Tag Archives: Indigenous media

Native Resistance: Women Warriors


Pine Leaf, the Indian Heroine

The article, Fight the Power: 100 Heroes of Native Resistance, Women Warriors, by Vincent Shilling lists Native women warriors who fought heroically against colonization. The stories of these warriors illustrate non-stereotypical depictions of historical Indigenous women. This article is part of a series posted on the Indian Country Today Media Network.com.


AMMSA – Aboriginal Multi-Media Society


The Aboriginal Multi-Media Society is an Aboriginal communications society dedicated to serving the needs of Aboriginal people throughout Canada. The mandate of the AMMSA is to provide an objective view of news, education and technology to the Canadian aboriginal community.  This organization publishes Windspeaker and Alberta Sweetgrass as well as a wide-reaching radio station.  This website is quite useful in viewing how current events are interpreted or impacting the First Nations of Canada.  Furthermore, this website connects the aboriginal community with current events to use in the classroom while respecting the values of the Indigenous people.  I happened upon this website while exploring current barriers to post-secondary education for aboriginal students.

To access this website, go to: http://www.ammsa.com/content/home

Ronaye Kooperberg (Module 3 – Post 3)

3.3: Indigenous Feature Film Production in Canada: A National and International Perspective

Study can be found at this website

This is a large study by ImagineNative Film and Media Arts Festival that examines Aboriginal film production in Canada. This study makes the case that First Nations’ stories represent a huge untapped resource in Canada. Canada’s film industry has not yet fully explored the stories of indigenous peoples. Not only are these stories important to our collective identity as Canadians, but they also enormous commercial potential.

Hul’qumi’num Treaty Group



This site represents the collaboration of 6 first nations groups working together to advocate for land ownership, jurisdiction & law making, culture heritage, natural resources etc.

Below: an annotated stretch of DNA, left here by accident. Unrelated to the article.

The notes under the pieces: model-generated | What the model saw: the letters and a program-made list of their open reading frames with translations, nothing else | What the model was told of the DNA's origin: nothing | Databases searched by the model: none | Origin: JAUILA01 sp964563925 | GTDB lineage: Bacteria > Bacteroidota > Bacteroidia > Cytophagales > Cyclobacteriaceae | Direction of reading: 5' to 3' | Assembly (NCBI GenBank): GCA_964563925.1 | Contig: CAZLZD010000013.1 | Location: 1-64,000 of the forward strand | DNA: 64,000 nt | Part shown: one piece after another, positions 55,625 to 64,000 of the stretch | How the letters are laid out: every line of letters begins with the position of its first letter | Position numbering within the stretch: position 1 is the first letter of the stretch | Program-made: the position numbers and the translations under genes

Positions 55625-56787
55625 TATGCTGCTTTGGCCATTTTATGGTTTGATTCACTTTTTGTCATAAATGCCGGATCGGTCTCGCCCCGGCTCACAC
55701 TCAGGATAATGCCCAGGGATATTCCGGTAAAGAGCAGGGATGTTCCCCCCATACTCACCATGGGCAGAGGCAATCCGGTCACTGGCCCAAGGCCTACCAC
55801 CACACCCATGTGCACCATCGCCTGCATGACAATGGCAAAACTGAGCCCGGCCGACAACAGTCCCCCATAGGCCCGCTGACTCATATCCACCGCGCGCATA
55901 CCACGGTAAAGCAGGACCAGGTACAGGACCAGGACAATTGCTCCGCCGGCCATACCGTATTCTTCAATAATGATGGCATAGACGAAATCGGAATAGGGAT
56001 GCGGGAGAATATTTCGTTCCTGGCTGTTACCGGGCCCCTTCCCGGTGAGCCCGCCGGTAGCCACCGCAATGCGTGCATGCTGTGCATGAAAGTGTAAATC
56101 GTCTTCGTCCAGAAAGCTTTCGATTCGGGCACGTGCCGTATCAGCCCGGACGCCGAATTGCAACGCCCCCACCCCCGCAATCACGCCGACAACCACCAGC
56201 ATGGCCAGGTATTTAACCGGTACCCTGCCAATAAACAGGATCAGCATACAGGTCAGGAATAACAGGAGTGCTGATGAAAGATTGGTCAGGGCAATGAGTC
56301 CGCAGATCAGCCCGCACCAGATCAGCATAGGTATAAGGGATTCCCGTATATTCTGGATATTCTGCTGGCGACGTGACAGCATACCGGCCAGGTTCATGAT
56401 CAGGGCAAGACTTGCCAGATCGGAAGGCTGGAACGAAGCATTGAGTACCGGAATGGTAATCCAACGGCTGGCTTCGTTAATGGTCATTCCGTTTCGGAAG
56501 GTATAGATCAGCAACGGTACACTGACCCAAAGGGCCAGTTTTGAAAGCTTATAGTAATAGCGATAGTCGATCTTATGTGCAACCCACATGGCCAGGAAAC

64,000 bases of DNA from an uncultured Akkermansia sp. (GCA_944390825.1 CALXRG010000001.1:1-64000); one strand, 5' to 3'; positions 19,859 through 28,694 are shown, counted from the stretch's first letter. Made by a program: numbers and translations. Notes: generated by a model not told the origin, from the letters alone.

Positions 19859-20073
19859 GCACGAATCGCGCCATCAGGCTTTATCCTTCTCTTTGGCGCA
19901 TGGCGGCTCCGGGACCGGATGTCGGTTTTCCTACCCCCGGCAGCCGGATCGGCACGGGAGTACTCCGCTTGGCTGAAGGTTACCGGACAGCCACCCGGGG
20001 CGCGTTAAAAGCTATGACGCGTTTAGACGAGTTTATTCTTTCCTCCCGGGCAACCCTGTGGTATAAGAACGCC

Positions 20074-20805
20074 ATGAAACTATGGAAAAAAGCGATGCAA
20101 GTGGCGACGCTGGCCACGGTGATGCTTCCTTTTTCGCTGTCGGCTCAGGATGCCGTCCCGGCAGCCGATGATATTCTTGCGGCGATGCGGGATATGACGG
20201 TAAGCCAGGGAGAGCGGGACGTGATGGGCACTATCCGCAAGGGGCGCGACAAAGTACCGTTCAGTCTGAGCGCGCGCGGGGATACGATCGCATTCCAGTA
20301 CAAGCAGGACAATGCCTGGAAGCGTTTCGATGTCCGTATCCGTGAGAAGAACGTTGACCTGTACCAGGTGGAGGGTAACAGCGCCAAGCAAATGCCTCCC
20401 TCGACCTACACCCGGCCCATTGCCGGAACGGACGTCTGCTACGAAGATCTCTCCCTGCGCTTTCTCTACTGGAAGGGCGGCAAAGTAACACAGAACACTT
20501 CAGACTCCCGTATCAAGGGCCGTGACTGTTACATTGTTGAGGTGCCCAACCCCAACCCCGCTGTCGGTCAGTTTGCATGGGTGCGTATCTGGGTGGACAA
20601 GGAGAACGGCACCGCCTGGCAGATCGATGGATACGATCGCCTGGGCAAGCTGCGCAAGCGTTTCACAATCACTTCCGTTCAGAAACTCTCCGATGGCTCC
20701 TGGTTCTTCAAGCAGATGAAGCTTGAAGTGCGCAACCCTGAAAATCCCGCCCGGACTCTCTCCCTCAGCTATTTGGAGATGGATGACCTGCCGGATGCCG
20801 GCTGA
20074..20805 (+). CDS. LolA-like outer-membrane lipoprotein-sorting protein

It serves as another example of how technology is being used to strengthen communication among various bands to strengthen native issues and create meaningful change that will facilitate the preservation of culture and ensure its continued development.

Module 2 – Post 5
Ryan Silverthorne

First Nations Education Council



This organization is focussed on education and more specifically on the use of information technology as a means to support and serve Aboriginal communities. The site contains information on how the organization promotes educational technology in Aboriginal communities as well as links the various related article links on native perspectives on education, integration, information technology et.

I feel this is an excellent site for those who want to explore First Nations Organizations who are advocates for technological advancement in aboriginal communities, understanding philosophies and how action is being taken.

Module 2 – Post 3
Ryan Silverthorne

One Laptop per Child Canada


Educational Technology for Aboriginal Youth

For those unfamiliar with the One Laptop Per Child organization, they are group that endeavors to empower the world’s poorest children through education. They operate all over the world and are active in Northern Aboriginal communities. The site is one example of how technology is being used with the intention of protecting Aboriginal culture and is therefore a great resource for my research.


The site is updated regularly and contains multiple articles and information as well as endorsements from famous Canadian Aboriginal people.

Module 2 – Post 2
Ryan Silverthorne

Idle No More

Idle No More is an ongoing grassroots protest movement, founded in Canada in December 2012 by four women: three First Nations women and one non-Native ally. The purpose of the movement is to oppose unilateral and colonial legislation, to support empowerment in order to build sovereignty & resurgence of nationhood, and to pressure government & industry to protect the environment. In a short number of years it has become one of the largest Indigenous mass movements in Canadian history, and has become, to some degree, an international indigenous movement.

The movement makes use of the internet through it’s website as well as its social media channels:

Here is a a short documentary about the Idle No More movement


Musqueam: A Living Culture

The Musqueam: A Living Culture web site provides information about the Musqueam people, their language, territory, history, and present information about educational tours and local events. The educational tours are a great idea for classrooms tours or groups of (12+) people.

The site also features some great educational videos from the Musqueam Nation’s YouTube channel. Here is the featured video which discusses some of the history and traditions of the Musqueam people.

Featured image by jamesabbott1963 (CC BY 2.0)

2.4: Indigenous Independent Digital Filmmaking Program

Website: Indigenous Independent Digital Filmmaking Program

My research area of interest has led to me to explore a number of educational programs focused on the production of indigenous media. The Indigenous Independent Digital Flimmaking program from Capilano University offers a two-year diploma program and a one-year certificate program. The program emphasizes technical skills consistent with other Media Broadcasting college programs. The program also emphasizes the “role of Aboriginal production in promoting Aboriginal cultures, languages, and world-view” .

This video, although a bit dated, outlines the program: Indigenous Independent Digital Filmmaking on YouTube